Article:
For the benefit of our readers, we will note here that you know whereof you speak.

David was an intelligence officer in the U.S. Navy. He served aboard a sister ship to the U.S.S. Liberty—the intelligence-gathering vessel attacked by Israel on June 8, 1968.

The Editor


There Can Be Only One

To the Editor:

Russell Prescott is the only candidate in the first congressional district primary who has the public and private sector experience necessary to bring real change to Washington. In the State Senate Russell balanced the budget, cut taxes, and created local jobs. Russell also served several years on the Executive Council balancing his experience of dealing with the Executive and the Legislative side of government.

He is running for Congress in New Hampshire’s first district to bring his Wealth of experience to Washington. As a small business owner for nearly 40 years, Russell knows that taxes and over regulation hurt the private sector. He Also knows what it’s like to sign both sides of a paycheck and balance a budget which he did twice as a State Senator in Concord.

Russell will bring his decades of experience and New Hampshire values to Washington. We support Russell Prescott for Congress and hope you will vote for him on Tuesday, September 13.

Douglas and Stella Scamman

Stratham, N.H.

Doug and Stella:

We agree wholeheartedly that none of the other Republican candidates for the First District are qualified for the job. Most of them fail our first test: are they dealing with reality in a forthright manner?

Prescott fails our second test, though. His support for a national investigation of the 2020 election shows he’s willing to pander to the GOP’s lunatic wing—which is to say, the party’s majority.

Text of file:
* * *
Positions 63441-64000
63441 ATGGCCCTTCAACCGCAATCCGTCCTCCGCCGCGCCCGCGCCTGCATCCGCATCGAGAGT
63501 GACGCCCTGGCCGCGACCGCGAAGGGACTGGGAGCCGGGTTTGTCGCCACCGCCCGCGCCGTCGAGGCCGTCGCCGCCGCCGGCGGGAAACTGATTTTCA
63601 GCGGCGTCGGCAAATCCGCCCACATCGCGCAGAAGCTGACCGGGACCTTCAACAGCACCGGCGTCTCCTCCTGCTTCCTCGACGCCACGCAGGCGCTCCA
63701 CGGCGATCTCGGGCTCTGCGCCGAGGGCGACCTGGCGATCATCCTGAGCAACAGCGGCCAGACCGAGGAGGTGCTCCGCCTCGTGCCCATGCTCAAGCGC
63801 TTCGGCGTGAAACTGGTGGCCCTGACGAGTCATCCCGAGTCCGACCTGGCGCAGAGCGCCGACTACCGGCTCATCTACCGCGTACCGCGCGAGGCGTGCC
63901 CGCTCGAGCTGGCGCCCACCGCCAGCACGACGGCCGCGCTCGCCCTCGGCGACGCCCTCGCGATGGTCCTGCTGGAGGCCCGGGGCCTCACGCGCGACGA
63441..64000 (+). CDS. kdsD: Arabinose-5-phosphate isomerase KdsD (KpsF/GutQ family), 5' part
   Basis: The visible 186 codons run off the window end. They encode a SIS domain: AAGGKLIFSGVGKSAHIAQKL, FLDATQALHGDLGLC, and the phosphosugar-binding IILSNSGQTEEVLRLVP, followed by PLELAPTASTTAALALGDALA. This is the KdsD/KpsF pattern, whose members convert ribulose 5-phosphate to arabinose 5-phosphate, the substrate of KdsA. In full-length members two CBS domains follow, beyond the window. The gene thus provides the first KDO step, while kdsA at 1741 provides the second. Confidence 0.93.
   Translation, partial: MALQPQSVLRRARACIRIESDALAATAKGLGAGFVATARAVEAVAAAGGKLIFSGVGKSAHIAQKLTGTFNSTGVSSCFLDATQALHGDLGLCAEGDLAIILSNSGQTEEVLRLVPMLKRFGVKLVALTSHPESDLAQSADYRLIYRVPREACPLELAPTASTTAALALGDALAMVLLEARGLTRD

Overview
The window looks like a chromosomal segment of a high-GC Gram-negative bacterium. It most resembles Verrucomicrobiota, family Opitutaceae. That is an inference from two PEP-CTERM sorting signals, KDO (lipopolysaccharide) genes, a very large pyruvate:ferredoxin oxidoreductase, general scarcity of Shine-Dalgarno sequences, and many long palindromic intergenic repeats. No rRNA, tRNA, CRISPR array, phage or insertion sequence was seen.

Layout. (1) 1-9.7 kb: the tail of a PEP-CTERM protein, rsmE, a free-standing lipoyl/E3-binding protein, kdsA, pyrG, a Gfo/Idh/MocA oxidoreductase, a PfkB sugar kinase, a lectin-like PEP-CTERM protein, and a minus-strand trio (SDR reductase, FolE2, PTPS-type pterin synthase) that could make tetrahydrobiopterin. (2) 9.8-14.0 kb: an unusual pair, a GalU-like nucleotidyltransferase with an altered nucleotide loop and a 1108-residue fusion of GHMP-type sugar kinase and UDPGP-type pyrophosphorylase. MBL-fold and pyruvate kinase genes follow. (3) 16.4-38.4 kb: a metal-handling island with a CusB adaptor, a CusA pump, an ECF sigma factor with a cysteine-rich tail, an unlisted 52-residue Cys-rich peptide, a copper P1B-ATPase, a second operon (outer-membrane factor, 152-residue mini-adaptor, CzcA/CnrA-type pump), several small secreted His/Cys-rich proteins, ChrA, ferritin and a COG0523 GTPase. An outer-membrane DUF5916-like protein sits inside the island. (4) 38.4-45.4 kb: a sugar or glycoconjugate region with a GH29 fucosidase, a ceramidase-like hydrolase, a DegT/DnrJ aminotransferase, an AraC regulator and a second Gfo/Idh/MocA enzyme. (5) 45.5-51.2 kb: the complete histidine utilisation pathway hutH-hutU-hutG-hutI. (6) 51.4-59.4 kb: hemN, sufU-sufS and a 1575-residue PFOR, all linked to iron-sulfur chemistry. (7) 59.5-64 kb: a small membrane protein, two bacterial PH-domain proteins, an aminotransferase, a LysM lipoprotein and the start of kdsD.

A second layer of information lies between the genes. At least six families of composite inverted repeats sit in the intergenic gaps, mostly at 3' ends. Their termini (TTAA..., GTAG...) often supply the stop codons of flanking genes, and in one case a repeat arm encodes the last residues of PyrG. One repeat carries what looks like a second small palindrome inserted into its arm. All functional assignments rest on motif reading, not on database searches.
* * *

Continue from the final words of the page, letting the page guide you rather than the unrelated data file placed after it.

You have our sympathy. It must be terribly hard, being basically decent people, to watch the Party you’ve supported all your lives set itself on fire on behalf of a monster.

Of course, you survived the Bill O’Brien era, so….

The Editor


An Excellent Order

To the Editor:

I was happy when President Biden signed an executive order regarding student debt forgiveness. Under his order, the Department of Education will cancel between $10,000 and $20,000 of debt for those with federal government loans, with Pell Grant recipients gaining the most benefit. In addition, the hiatus on student loan payments is extended to the end of December, 2022. Finally, a new cap on payments will not exceed five percentof a borrower’s “discretionary income.”

Recently characterized in local press as benefitting “affluent, middle-class New Hampshire student loan borrowers,” the Department of Education actually estimates 90 percentof the forgiveness will benefit families earning less than $75,000 a year. Are families earning less than $75,000 per year really considered “affluent”?

Ironically, I note that criticism of the current administration’s forgiveness did not extend to the forgiveness extended to the Paycheck Protection Program loans, despite the average of these being over $70,000. This is a fine example of how socialism subsidies are acceptable for businesses, but not for the people.

For New Hampshire families trying to educate the next generation, and at the same time wondering how they are going to heat their homes, feed themselves, and keep the lights on this coming winter, this executive order is a blessing.

Chris Balch

Wilton, N.H.


Oh, for shame, sir! How were you raised? Were you not taught that it’s impolite to draw attention to the blatant hypocrisy inherent in our socio-political system?

The Editor


We Need Public-Oriented Candidates

Dear Editor: